September 27, 2012
Parenting Behavior, Health, and Cognitive Development among Children in Black Immigrant Families: Comparing the United States and the United Kingdom
Racial disparities in child development in the United States are striking, with a particularly pronounced disadvantage among Black children. As an increasingly significant share of Black children have immigrant parents, it is important to examine whether their development parallels that of their Black peers in native-born families or is more similar to that of children in other immigrant families.
In Parenting Behavior, Health, and Cognitive Development among Children in Black Immigrant Families: Comparing the United States and the United Kingdom, Brown University sociologist Margot Jackson focuses on the development of young children of Black immigrants (from birth to age 5), comparing their outcomes to children of immigrants and those with US-born parents from a variety of racial/ethnic backgrounds.
The report also compares children in the United States to those in the United Kingdom, where there is a large Black immigrant population but a notably different policy context of reception. Jackson uses data from two national samples that include Black African and Caribbean mothers in the United States and the United Kingdom to examine parenting behaviors that might affect children’s birth outcomes, development during the preschool years, and school readiness at entry to kindergarten.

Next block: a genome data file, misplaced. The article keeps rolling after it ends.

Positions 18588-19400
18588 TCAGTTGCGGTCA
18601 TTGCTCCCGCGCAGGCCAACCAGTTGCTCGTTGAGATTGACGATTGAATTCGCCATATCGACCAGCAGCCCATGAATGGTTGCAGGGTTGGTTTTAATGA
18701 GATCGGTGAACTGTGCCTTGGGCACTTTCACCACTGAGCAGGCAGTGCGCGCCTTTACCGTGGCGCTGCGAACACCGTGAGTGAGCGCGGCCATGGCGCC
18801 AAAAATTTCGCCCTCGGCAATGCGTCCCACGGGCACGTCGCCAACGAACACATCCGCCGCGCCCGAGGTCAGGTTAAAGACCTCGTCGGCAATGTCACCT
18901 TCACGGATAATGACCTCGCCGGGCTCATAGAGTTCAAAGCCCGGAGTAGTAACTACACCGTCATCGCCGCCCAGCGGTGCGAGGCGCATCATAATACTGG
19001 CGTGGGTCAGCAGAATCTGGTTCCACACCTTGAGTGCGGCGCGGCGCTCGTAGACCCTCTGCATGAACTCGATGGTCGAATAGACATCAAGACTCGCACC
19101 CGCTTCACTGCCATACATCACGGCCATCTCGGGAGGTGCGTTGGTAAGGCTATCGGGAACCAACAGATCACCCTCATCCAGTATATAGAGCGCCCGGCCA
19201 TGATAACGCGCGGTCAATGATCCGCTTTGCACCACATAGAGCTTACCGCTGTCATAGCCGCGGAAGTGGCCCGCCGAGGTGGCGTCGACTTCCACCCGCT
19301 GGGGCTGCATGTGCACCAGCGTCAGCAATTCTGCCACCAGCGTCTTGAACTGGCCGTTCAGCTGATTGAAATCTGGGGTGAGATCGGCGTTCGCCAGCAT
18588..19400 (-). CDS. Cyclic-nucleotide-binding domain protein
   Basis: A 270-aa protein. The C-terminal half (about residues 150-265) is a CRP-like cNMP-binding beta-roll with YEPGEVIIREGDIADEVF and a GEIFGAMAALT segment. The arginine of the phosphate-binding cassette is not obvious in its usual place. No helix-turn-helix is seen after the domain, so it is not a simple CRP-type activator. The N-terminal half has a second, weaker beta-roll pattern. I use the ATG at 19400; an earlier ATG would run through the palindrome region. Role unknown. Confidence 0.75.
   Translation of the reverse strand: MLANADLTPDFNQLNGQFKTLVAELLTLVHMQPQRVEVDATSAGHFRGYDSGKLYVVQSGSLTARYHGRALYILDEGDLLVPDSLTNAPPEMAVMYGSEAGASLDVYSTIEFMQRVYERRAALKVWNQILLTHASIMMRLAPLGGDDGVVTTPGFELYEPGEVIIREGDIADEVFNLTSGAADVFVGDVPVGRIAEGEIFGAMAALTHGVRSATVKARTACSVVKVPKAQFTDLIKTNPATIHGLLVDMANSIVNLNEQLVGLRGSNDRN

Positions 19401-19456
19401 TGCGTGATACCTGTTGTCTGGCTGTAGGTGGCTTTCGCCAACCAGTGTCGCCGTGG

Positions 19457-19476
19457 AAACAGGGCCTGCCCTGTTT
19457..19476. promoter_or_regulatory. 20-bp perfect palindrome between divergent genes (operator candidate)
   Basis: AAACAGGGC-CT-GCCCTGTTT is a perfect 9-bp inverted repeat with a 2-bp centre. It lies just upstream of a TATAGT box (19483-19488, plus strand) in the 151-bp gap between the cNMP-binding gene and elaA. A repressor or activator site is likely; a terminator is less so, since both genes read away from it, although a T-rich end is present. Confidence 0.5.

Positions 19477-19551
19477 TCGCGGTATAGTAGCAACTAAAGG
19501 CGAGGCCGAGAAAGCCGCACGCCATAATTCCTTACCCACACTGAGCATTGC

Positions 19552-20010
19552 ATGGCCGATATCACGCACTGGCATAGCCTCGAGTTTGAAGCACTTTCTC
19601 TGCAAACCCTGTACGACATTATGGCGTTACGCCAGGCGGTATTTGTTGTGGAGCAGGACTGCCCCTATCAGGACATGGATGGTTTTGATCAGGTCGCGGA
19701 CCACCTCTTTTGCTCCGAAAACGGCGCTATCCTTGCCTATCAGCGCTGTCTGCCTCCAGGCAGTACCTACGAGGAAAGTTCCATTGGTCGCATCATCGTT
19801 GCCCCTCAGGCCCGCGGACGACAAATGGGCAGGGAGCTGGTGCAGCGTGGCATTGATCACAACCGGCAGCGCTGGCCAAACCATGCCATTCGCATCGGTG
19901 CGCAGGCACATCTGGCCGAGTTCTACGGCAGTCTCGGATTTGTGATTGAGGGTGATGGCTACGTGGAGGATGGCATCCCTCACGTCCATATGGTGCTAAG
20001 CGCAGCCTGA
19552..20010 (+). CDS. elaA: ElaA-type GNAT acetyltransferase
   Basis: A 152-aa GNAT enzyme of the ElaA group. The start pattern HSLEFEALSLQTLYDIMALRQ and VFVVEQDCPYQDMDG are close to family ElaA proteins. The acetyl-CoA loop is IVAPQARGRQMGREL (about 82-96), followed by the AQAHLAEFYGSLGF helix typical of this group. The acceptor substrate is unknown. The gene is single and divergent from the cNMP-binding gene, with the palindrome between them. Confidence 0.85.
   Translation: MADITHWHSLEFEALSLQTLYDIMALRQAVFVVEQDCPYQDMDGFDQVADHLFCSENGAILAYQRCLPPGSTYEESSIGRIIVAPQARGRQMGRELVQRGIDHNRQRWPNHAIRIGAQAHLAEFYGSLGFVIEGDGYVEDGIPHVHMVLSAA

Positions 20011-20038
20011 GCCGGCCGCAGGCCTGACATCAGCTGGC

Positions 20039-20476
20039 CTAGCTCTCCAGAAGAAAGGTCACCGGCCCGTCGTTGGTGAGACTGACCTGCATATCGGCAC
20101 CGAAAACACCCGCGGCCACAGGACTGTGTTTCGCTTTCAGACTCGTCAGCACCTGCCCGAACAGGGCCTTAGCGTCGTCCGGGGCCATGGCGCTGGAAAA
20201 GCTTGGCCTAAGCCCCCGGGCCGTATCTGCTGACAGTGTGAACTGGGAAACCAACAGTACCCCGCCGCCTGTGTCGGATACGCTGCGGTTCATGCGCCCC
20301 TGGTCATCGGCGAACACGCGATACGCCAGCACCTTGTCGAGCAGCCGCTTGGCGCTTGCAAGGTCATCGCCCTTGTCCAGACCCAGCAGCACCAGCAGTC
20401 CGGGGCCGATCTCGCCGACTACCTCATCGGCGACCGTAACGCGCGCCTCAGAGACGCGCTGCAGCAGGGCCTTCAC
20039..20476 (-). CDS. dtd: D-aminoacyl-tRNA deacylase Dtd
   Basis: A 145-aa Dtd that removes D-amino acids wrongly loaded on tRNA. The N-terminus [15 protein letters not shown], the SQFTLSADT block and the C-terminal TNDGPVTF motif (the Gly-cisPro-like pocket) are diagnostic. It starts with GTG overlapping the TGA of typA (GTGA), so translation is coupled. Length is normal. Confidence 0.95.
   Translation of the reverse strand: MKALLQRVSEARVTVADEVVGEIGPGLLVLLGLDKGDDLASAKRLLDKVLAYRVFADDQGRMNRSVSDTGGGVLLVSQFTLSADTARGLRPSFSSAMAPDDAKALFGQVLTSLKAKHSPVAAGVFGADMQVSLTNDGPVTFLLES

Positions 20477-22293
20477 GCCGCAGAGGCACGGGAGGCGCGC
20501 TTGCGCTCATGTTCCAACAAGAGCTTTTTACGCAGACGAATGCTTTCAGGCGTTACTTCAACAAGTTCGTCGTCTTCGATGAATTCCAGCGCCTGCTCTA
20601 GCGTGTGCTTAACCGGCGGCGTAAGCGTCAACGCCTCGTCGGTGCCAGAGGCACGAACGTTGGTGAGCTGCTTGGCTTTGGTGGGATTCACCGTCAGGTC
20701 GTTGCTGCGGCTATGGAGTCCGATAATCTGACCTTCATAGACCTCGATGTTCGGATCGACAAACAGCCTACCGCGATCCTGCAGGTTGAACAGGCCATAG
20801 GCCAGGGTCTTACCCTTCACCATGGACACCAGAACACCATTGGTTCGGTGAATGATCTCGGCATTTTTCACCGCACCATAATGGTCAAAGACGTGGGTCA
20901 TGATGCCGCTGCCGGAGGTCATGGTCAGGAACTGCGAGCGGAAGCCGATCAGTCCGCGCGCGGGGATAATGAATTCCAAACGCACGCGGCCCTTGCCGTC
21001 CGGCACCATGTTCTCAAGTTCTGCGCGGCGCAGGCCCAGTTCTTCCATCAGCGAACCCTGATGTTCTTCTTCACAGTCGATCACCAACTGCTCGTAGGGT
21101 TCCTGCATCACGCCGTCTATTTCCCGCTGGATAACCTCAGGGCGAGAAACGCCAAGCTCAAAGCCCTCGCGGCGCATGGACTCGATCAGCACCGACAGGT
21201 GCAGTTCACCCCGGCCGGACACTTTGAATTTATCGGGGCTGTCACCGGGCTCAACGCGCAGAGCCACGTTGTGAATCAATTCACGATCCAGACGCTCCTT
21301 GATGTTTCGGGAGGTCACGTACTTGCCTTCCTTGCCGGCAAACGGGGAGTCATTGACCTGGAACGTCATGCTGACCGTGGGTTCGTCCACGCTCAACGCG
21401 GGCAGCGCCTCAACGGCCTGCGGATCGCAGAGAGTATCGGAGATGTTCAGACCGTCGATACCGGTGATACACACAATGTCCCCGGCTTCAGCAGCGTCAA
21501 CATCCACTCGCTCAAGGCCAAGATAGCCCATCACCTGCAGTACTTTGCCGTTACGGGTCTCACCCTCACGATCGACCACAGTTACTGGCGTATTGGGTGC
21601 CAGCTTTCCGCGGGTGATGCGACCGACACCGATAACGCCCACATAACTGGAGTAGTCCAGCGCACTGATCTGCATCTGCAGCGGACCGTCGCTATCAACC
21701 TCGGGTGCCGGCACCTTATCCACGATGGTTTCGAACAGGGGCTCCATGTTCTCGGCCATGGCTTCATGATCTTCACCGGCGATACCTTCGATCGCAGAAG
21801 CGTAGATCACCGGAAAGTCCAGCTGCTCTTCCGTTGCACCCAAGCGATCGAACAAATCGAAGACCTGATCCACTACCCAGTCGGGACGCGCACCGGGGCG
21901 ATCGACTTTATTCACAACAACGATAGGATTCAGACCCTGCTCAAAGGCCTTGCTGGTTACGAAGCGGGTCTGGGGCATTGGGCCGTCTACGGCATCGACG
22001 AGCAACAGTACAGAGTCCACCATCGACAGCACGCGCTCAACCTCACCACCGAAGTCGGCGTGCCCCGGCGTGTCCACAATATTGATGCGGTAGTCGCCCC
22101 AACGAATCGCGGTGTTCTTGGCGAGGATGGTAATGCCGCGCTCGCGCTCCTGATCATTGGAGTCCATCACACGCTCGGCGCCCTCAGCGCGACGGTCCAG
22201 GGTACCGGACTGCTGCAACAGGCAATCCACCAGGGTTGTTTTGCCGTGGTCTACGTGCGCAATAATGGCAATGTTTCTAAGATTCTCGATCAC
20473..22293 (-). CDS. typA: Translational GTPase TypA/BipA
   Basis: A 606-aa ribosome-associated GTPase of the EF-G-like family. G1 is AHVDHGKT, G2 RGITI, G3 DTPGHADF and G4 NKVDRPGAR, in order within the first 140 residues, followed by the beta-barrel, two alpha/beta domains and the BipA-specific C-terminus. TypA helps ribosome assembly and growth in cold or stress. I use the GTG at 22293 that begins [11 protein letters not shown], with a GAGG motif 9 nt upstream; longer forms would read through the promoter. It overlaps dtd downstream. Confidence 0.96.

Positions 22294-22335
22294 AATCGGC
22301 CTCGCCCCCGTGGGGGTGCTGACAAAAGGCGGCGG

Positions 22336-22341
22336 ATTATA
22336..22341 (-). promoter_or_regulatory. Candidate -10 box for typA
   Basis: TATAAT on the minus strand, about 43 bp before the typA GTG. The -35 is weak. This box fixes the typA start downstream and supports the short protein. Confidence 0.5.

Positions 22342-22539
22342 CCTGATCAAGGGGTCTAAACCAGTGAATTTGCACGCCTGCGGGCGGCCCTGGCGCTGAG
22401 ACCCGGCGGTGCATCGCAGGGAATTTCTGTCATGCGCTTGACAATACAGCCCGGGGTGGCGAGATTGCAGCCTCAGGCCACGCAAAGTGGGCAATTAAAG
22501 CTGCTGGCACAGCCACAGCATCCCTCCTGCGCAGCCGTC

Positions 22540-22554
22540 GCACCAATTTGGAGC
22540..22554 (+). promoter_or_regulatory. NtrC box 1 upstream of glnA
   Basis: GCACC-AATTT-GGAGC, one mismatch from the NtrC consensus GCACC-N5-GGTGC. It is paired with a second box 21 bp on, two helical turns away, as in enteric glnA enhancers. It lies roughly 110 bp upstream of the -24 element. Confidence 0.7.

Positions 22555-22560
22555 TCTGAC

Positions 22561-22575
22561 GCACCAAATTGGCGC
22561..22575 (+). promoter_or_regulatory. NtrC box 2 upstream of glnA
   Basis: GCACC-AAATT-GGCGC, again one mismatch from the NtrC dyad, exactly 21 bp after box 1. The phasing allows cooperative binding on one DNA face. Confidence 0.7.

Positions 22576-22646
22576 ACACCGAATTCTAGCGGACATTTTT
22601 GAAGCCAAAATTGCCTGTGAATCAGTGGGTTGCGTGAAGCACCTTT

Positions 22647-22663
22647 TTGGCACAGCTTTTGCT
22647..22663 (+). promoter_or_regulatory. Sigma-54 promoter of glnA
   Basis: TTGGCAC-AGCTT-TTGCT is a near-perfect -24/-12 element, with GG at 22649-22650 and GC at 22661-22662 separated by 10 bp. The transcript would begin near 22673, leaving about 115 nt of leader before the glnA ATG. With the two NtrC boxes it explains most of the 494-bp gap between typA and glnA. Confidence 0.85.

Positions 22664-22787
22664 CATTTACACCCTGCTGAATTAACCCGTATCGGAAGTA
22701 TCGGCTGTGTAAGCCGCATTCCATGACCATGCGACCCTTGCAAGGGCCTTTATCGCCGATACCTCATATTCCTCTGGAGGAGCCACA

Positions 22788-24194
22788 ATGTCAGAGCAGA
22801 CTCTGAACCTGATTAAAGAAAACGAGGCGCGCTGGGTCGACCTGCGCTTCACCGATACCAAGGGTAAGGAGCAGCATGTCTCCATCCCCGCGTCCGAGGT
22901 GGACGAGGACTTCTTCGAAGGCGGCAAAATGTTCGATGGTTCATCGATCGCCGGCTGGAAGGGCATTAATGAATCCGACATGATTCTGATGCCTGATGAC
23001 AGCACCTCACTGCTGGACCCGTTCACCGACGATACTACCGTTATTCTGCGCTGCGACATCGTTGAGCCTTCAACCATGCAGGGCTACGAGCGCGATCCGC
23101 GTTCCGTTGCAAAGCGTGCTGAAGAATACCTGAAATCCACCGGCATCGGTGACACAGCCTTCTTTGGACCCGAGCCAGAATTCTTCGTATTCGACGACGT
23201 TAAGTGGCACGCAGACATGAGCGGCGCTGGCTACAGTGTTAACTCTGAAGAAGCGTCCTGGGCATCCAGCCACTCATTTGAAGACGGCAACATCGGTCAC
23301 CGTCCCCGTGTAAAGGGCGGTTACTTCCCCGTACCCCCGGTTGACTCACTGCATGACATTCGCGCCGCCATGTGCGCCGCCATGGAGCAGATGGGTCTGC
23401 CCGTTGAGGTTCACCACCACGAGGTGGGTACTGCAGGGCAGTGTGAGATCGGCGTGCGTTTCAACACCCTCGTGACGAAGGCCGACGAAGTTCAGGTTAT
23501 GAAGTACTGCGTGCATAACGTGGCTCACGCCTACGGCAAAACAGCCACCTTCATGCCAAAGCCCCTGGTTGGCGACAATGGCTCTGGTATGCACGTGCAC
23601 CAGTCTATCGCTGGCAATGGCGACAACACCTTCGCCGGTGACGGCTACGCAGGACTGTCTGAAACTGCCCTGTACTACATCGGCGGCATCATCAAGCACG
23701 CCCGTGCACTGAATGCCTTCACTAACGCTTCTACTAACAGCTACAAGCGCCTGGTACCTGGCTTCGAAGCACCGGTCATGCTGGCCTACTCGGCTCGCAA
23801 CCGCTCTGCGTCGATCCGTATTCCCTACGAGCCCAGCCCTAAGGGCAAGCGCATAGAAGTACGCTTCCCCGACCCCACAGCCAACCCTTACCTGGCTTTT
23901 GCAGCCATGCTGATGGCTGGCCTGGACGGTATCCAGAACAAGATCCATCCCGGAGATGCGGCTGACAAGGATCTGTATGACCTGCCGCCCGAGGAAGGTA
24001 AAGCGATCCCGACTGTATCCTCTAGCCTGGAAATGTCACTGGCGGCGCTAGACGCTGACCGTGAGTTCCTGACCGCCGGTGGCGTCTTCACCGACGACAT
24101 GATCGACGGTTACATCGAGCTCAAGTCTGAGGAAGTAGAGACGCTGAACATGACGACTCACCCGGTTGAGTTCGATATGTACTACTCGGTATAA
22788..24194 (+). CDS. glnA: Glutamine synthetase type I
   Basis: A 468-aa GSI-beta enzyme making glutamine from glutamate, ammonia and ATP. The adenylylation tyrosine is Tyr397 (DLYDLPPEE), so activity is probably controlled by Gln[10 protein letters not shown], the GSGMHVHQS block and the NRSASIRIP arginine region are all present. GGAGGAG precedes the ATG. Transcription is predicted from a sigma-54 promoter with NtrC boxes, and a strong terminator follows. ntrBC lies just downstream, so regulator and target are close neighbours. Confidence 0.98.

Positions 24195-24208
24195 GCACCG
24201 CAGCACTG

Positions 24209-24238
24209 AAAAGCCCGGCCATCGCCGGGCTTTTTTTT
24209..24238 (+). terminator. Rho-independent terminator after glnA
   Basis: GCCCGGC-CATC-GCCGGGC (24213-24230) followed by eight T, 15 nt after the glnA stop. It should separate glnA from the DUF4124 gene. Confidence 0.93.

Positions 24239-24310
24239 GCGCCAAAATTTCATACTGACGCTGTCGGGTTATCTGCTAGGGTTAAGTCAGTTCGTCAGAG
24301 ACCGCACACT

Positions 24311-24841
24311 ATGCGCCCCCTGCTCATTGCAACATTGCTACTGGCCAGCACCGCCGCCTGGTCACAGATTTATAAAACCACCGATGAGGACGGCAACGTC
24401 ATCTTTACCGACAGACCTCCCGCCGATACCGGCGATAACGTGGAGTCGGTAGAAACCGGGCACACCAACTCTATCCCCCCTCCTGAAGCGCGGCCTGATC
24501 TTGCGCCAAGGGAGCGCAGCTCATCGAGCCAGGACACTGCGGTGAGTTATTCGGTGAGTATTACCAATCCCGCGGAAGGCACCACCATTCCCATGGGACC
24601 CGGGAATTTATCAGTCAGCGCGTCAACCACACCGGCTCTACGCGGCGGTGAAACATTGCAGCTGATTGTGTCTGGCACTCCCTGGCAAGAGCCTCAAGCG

The largely similar direction and magnitude of parenting and development patterns among Black children in immigrant families across the two countries is notable despite numerous differences in policies related to immigration, health care, governmental support for new parents, and social services that might predict greater cross-country variation. Using the US Fragile Families and Child Wellbeing Survey and the UK Millennium Cohort, Jackson finds evidence in both countries of favorable breastfeeding patterns among Black immigrant mothers and high usage of early prenatal care among all mothers. Black immigrant mothers’ healthy prenatal behavior is paralleled by the healthy birth weight of their children and, in the United Kingdom, by these children’s lower asthma risk at age 5. However, Black children regardless of nativity have weaker verbal development in both countries, a disadvantage that is particularly pronounced among children whose mothers are immigrants in the United Kingdom.
Her findings offer a first step toward understanding the outcomes experienced by Black immigrant families, suggesting that the development of children in these families exhibits both favorable and disadvantaged patterns, as do these children’s social integration in their host societies.
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